“I’d gone through a situation of a contested will and dealing with the aftermath of the death,” he says. “My personal experience made me all the more willing to step forward.”
Yet for other plaintiffs, the choice to make their private lives personal stemmed in part from financial concerns. For instance, Charles Blackburn is blocked from sharing his partner’s federal health benefits, which he estimates could save the couple several thousand dollars each year.
Polyak and Deane estimate they’ve spent tens of thousands of dollars yearly on separate health insurance policies and the adoptions of each other’s biological children.
Despite the money spent, the couples remain financially at risk.
“We’ve done as much as we can through wills and legal things,” Deane says. “But we can only cover about eight of the 1,000 benefits that come with marriage on our own.”
Reaching the victory lap
On March 1, Patrick Wojahn and Dave Kolesar joined dozens of same-sex couples, gay lawmakers and advocates who stood behind O’Malley as he signed the historic bill in Annapolis.
“It was just electrifying,” Wojahn says. “There was so much excitement in the air.”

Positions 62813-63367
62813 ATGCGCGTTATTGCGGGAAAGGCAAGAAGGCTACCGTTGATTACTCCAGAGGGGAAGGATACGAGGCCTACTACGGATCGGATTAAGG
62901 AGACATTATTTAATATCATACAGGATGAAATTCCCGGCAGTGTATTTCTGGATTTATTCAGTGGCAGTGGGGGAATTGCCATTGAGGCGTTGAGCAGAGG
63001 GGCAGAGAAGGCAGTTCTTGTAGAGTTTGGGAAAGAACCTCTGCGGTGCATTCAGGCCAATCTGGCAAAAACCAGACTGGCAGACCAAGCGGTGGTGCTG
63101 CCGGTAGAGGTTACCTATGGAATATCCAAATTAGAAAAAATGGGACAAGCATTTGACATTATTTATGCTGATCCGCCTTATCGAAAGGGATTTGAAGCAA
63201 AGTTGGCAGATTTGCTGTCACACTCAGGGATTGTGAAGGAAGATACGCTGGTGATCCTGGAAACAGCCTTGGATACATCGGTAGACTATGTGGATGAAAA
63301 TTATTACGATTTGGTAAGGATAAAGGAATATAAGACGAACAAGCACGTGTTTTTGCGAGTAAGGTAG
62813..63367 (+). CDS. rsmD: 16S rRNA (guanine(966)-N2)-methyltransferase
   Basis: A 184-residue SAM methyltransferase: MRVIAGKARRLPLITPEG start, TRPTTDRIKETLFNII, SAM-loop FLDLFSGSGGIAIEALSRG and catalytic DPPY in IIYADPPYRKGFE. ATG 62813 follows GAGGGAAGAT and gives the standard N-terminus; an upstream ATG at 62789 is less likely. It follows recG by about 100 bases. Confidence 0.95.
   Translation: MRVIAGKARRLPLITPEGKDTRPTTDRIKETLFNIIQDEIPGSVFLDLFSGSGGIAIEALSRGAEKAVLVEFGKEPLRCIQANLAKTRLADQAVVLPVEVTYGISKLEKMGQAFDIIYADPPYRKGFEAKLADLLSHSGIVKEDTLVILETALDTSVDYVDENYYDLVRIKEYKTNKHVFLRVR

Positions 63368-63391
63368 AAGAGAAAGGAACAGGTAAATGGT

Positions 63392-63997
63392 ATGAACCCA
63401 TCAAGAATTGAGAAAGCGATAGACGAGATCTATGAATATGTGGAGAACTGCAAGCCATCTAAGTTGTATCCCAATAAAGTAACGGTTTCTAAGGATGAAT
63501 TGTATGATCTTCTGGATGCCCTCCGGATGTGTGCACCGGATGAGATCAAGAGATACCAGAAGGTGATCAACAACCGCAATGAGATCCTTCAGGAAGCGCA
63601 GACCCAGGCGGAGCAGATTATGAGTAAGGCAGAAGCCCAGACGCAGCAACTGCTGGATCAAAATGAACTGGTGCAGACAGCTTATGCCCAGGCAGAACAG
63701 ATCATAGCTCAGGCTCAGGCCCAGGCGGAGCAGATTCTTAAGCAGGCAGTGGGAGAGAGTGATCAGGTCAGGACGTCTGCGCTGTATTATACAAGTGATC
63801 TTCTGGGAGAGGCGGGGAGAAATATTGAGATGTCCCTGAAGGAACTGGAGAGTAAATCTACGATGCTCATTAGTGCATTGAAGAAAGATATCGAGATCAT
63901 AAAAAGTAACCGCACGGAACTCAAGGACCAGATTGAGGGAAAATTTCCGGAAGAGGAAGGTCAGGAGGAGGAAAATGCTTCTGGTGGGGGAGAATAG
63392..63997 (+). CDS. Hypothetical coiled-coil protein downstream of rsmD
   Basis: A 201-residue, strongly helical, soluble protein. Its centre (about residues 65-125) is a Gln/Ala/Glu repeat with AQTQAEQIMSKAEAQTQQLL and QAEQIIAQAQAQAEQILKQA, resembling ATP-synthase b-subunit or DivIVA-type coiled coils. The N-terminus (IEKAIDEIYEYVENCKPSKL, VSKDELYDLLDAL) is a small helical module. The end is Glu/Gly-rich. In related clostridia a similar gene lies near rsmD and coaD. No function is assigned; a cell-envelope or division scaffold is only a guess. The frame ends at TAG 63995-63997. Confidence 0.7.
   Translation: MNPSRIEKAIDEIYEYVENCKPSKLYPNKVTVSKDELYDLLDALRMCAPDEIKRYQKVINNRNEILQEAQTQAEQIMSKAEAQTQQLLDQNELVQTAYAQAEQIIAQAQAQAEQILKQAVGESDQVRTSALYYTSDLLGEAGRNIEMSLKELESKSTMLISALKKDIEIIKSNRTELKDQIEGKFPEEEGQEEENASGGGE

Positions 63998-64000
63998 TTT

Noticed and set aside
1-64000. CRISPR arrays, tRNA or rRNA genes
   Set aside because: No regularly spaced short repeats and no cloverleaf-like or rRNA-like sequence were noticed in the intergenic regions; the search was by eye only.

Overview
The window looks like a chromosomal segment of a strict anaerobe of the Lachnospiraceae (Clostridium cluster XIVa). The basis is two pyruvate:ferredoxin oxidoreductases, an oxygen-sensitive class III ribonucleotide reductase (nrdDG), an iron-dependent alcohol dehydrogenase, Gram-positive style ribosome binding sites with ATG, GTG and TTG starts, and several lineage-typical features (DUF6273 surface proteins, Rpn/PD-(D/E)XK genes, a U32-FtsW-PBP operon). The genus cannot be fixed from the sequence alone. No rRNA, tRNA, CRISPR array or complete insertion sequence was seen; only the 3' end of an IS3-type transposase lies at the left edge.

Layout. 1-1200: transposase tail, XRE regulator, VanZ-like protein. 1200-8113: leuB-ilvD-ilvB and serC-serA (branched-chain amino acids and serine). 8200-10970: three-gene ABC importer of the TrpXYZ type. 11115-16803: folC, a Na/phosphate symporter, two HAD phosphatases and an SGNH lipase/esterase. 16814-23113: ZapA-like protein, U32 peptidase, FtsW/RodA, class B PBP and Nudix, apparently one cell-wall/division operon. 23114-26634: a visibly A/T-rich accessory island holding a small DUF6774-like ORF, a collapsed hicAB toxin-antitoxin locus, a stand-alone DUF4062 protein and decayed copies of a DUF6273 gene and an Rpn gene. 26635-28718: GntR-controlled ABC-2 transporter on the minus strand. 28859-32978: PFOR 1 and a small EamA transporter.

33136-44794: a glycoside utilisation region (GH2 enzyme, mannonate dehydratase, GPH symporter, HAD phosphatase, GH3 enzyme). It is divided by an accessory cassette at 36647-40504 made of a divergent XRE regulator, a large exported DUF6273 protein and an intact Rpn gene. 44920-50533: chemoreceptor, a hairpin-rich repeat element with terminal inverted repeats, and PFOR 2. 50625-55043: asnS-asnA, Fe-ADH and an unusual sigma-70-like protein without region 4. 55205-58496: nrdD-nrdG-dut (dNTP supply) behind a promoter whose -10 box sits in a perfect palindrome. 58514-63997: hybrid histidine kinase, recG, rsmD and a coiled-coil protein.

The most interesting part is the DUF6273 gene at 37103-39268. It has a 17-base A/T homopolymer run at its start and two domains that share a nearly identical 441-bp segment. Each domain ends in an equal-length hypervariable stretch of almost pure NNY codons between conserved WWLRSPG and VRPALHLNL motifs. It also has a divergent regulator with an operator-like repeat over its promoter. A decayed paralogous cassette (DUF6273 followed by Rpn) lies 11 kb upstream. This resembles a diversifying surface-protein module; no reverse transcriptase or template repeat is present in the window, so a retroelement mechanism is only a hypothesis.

The bill-signing ceremony came just one week after the Maryland Senate voted 25 to 22 to approve the measure, and nearly five years after the Maryland Court of Appeals voted 4 to 3 to uphold state law barring same-sex marriage, ending the ACLU’s suit.
The ACLU and Equality Maryland immediately took the push to the General Assembly, and the plaintiffs largely went back to their normal lives.
Wojahn and Kolesar married in D.C last year, as did Polyak and Deane, who said they tired of waiting on legislators.
Lestitian found a new love and also married in D.C. in 2010, while Mozelle and partner Kebreau split in early 2009.
Still, Mozelle says she believes her partner is as pleasantly surprised as she is that the legislation went through.
“I feared that it wouldn’t,” she says, “but I prayed that it would.”
Some of the couples, like Wojahn and Kolesar, plan to re-marry in Maryland to ensure all of their rights.
For Blackburn and Dehn, both in their 70s, the ceremony they hope to have if the law holds would be their first.
But marriage or not, after 33 years, they know where they stand.
“I moved in a month after we met,” Blackburn says. “We just knew we had found something special in each other and it remained that way.”